In the early hours of the morning as the sun crept over the horizon, breaking the silence of the night, I lay in bed watching the rays of sun creep into the room. The slivers of light gently poked through the curtains and slowly made their way across the room.

I had been awake for most of the night unable to sleep. Strangely, I wasn’t tired even despite the lack of sleep. As I lay there watching the sunrise, I couldn’t help but think about the events that would unfold this day, October 6th.

It would be a day I had been looking forward to since mid-February. Now that it has arrived, I couldn’t help but sigh as I thought about why this date suddenly didn’t have the meaning it once had.

Today marks the opening of the Major League Baseball post season. For eight cities and their fans, it marks a new beginning. All of the hard work and success that was garnered in the 162-game regular season has been put aside.

Win-loss records have been zeroed out and each team starts anew. In the time since the final regular-season game on Sunday, fans have been busy preparing for play-off baseball. Jerseys and hats have been laid out, along with rally towels, luck foam fingers, and any other item that a fan might think will bring luck to a team.

But for fans of the 22 teams that did not make the post season, today is a reminder of unfulfilled dreams. Not too long ago, pitchers and catchers reported to Spring Training, and we had grandiose plans of players living up to their potential, carrying their teams to the top of the standings.

With each instance of the bullpen failing to maintain the lead, and every swinging strikeout, the hopes of being part of the MLB post season drifted further away. By the first of June, the Diamondbacks had already been written off.

The trade deadline of July did not see the team bring in that one impact player that would push them into contention. Instead, we sat and watched as the Arizona Diamondbacks waved the white flag and dismantled the roster, one player at a time.

We were told this was the best way to return to contention. We traded fan favorites for young prospects, whom no one knew and whom may not see a Diamondbacks uniform for another three or four years.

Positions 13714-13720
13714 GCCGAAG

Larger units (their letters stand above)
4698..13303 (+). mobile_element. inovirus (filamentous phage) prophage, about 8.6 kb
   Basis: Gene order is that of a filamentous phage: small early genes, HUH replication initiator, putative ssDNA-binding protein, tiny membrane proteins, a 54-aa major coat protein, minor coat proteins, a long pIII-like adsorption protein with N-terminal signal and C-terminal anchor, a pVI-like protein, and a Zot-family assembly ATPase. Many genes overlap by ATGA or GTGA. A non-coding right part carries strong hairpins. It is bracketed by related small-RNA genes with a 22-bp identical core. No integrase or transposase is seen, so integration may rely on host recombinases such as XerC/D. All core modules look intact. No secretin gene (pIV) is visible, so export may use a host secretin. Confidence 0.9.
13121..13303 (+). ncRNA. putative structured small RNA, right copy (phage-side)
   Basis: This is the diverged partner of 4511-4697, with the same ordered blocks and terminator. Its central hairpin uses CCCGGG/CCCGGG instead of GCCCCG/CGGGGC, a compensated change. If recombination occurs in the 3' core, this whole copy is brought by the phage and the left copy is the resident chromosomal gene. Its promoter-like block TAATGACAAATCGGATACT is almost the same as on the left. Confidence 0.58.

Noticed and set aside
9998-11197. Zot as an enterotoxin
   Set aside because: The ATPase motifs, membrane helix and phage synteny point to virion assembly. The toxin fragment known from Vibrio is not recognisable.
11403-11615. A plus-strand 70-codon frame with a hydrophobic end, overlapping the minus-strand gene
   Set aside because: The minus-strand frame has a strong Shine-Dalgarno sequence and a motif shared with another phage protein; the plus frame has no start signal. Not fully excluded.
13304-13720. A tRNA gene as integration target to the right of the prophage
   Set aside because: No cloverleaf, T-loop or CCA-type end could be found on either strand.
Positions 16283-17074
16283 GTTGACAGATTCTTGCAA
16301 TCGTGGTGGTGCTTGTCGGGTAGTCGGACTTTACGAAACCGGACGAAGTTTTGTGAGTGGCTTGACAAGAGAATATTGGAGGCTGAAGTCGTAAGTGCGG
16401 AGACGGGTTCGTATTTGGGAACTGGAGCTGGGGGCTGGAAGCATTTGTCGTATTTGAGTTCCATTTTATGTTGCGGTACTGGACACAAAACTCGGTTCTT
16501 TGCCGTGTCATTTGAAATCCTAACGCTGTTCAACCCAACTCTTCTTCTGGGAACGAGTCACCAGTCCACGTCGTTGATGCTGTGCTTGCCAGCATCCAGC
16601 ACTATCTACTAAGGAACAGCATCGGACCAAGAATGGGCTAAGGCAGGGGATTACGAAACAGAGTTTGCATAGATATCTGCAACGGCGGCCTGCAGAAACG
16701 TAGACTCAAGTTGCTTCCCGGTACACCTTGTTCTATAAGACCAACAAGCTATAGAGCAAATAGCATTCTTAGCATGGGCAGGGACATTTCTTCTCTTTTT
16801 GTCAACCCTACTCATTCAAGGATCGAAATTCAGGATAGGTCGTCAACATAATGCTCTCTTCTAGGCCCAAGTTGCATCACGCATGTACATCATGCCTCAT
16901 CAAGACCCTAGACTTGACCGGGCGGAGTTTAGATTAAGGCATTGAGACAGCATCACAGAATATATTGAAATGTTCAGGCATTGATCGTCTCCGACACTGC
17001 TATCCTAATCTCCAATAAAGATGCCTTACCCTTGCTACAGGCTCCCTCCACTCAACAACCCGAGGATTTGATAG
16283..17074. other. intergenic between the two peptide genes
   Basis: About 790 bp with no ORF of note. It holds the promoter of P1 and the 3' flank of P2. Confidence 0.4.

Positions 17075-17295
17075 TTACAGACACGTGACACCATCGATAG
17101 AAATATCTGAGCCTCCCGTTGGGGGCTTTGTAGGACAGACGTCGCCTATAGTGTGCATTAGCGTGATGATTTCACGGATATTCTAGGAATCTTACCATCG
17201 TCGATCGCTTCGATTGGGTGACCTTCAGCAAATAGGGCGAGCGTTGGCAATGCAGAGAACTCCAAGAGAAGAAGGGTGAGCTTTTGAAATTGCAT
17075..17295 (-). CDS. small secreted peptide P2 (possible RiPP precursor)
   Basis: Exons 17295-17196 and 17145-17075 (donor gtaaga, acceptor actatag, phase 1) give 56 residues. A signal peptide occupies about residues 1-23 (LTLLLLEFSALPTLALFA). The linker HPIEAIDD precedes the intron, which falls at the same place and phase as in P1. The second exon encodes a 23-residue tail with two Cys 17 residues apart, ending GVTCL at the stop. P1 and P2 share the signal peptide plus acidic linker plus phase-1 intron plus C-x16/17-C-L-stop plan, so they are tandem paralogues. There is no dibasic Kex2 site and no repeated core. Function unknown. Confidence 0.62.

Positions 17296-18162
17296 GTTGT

For the second season in a row we watched as the team fired managers and coaches, replacing them with others who said all the right things to give us hope that we had seen the worst of things, and that from now on, they would get better.

The players told us what we wanted to hear—that it wasn’t the coaches fault, and that they looked forward to the new manager. They hoped this would be the change that would turn losing into winning.

At first, the fans were hopeful. But the team soon returned to the uneven play that got them into a losing position in the first place. The losing continued. When September rolled around, the rosters expanded.

Rather than bringing in players who could give the veterans a breather to sustain a final drive to a spot in the playoffs, the team brought in youngsters to evaluate their talent and decide how they would fit in next season.

Each game became a tryout as players tried to show coaches and management that they deserved to be on the roster next season. Other players took this opportunity to try and increase their statistics and ultimately their value on the free agent market.

Now, the season is over. Players have packed up their belongings and are making their way back to their winter homes to be reunited with the family and friends they had not seen since January.

Fans, like myself, are left lying in bed staring at the ceiling wondering what the fans in Tampa Bay, New York, Minneapolis, Dallas, Atlanta, Philadelphia, Cincinnati, and San Francisco are doing to prepare to watch their teams battle for a berth in the World Series.

I exhaled a deep breath and pulled the covers back over my head hoping to fall asleep and dream of a time when the Diamondbacks would be hosting a playoff game at Chase Field.

Read more MLB news on